U.S. Rep. Ben Ray Lujan, the New Mexico Democrat who advocated for the apology, continues to push for amendments to the radiation compensation program. His office recently convened a meeting among downwinders, uranium miners, tribal members, other advocates and staff in House Speaker Nancy Pelosi's office.
While the U.S. House has adopted language prohibiting spending on such an effort, a group of senators has included $10 million for testing preparation.
Details of the spending bill have yet to be hashed out, but the Union of Concerned Scientists, nuclear watchdogs and environmentalists are pushing for the funding to be eliminated.
Navajo Nation Reports 50 More COVID-19 Cases, 1 More Death – Associated Press
Navajo Nation officials are reporting 50 newly confirmed cases of COVID-19 and one additional death as the tribe prepares for another weekend lockdown.
The total of infected tribal members on the reservation stood at 8,734 with 432 known deaths as of Thursday. Health officials said 75,775 people have undergone testing and 6,481 have recovered from the virus.
The weekend lockdown, which includes the closing of businesses, will begin at 8 p.m. Friday and last until 5 a.m. Monday.
Residents of the reservation that extends into Arizona, New Mexico and Utah have also been under a mandate to wear masks when out in public.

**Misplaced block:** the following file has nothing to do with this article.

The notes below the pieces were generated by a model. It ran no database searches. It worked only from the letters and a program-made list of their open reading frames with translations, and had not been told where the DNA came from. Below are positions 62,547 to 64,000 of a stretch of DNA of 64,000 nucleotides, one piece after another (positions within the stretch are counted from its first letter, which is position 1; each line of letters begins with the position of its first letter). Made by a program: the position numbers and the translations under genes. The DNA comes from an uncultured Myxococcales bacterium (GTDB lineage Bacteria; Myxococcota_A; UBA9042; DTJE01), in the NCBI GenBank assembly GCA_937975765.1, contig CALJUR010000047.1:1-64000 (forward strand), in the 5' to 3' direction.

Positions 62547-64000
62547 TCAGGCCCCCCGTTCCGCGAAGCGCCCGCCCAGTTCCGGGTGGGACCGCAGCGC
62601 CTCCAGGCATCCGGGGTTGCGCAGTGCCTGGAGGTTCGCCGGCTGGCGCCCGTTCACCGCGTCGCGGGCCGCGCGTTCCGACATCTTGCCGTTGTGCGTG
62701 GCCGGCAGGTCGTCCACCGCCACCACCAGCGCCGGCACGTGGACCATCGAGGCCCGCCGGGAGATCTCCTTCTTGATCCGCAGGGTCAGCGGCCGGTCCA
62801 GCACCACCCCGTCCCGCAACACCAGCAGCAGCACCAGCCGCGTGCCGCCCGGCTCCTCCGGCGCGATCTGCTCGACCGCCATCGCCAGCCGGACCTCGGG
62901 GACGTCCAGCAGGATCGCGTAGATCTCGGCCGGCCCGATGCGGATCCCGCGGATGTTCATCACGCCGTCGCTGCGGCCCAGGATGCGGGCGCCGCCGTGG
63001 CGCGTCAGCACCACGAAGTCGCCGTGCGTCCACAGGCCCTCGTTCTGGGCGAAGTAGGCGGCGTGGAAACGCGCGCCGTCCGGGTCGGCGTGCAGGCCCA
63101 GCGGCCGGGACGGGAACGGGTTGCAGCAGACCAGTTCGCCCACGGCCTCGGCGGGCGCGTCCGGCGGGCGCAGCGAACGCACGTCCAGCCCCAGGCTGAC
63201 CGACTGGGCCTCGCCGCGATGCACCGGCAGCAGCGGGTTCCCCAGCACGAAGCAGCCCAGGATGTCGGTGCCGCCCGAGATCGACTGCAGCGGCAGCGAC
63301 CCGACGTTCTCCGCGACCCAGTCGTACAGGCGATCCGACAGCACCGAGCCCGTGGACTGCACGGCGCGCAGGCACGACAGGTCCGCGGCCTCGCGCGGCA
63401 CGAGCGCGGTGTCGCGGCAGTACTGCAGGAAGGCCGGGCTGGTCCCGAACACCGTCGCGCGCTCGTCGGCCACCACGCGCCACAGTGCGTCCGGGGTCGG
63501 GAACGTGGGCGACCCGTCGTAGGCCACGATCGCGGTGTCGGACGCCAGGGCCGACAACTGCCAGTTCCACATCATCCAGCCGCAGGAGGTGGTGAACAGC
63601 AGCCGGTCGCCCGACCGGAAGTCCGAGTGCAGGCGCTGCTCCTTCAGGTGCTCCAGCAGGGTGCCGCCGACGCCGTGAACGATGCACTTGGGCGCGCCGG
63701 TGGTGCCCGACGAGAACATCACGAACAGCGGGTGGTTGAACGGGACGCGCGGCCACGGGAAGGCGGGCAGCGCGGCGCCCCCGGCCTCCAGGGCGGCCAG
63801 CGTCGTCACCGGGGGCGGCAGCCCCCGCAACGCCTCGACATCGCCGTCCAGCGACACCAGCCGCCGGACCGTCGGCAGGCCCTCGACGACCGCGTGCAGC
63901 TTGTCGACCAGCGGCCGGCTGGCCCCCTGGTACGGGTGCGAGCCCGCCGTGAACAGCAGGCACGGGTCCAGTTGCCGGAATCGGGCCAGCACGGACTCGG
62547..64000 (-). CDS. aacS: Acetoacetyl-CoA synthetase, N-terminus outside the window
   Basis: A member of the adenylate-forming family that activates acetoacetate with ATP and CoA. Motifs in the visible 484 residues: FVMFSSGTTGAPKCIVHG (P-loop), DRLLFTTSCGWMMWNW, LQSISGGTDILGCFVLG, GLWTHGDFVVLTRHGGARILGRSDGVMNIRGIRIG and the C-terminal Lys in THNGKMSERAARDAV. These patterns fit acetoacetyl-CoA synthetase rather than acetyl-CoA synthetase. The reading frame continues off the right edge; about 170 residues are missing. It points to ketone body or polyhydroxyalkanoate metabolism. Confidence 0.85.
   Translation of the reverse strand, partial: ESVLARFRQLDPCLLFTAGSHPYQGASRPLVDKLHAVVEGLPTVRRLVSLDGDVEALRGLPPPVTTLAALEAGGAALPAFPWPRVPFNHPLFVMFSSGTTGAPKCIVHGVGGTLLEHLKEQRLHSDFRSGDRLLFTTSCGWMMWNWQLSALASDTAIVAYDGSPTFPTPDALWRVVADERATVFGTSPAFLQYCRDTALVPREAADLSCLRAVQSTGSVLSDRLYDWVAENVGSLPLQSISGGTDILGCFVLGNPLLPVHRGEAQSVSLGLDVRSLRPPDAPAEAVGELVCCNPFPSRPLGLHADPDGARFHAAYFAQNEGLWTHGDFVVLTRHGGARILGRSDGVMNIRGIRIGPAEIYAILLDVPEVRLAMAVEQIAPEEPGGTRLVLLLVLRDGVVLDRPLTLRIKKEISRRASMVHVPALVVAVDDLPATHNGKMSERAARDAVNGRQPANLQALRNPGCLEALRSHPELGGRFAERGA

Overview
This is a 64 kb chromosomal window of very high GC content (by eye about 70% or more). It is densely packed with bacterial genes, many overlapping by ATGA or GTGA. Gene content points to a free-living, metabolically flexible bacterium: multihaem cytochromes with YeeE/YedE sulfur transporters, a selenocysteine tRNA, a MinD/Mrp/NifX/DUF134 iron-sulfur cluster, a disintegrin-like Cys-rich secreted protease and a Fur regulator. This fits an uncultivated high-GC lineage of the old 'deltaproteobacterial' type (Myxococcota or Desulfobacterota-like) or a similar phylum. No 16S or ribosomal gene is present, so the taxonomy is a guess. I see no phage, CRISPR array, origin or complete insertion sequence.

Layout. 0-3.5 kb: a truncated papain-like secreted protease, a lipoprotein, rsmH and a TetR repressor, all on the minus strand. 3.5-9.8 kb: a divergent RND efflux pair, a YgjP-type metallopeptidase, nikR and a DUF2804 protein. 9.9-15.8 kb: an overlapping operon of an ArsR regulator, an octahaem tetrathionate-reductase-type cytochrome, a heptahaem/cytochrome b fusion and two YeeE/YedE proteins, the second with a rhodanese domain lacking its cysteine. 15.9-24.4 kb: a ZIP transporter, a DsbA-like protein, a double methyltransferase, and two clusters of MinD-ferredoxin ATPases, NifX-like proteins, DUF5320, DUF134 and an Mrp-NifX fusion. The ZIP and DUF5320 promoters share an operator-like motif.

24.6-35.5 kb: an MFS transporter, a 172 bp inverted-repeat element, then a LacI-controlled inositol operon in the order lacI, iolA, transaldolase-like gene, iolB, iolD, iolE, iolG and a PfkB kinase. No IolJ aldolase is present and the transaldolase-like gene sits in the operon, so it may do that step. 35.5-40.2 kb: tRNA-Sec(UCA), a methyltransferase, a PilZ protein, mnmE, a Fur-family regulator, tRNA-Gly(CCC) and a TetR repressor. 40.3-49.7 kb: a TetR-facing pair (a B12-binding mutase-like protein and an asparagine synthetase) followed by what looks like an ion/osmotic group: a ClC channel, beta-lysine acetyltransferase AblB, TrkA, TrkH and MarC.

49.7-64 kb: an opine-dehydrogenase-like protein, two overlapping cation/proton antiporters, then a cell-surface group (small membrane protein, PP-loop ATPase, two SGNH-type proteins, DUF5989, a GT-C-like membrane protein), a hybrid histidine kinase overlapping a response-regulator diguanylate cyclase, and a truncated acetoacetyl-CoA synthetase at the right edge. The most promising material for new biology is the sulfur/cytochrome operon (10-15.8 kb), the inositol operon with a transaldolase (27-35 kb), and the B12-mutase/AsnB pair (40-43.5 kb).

Navajo Nation President Jonathan Nez said officials are working on an order that would require residents who travel to areas known as hot spots for coronavirus infections to quarantine for 14 days when they return to the reservation.
Hospital CEO Sues For Wrongful Termination Amid Pandemic – Associated Press
The former CEO of a rural hospital in northwestern New Mexico is alleging in a lawsuit that his contract was unfairly terminated in the midst of the coronavirus pandemic.
Filed in federal court on Thursday, the lawsuit from David Conejo and his hospital management company takes aim at the board chairwoman and medical staff at Rehoboth McKinley Christian Hospital in Gallup.
Doctors and nurses at Rehoboth staged a public protest in May to criticize staffing levels and call for the ouster of Conejo.
The lawsuit seeks payment for damages to Conejo's reputation and loss of earnings. State Auditor Brian Colón is conducting a special audit of finances at Rehoboth McKinley Christian hospital.
Rare Leopard Frog Found Beyond Its Known Range In Southwest - Associated Press
A rare frog has been found beyond its known range in the U.S. Southwest. A U.S. Forest Service volunteer recently photographed a Chiricahua leopard frog in an earthen stock tank near the town of Camp Verde in central Arizona.
The agency says biologists later confirmed that at least 10 of the frogs were living there. Biologists plan to visit the area to determine if there are more.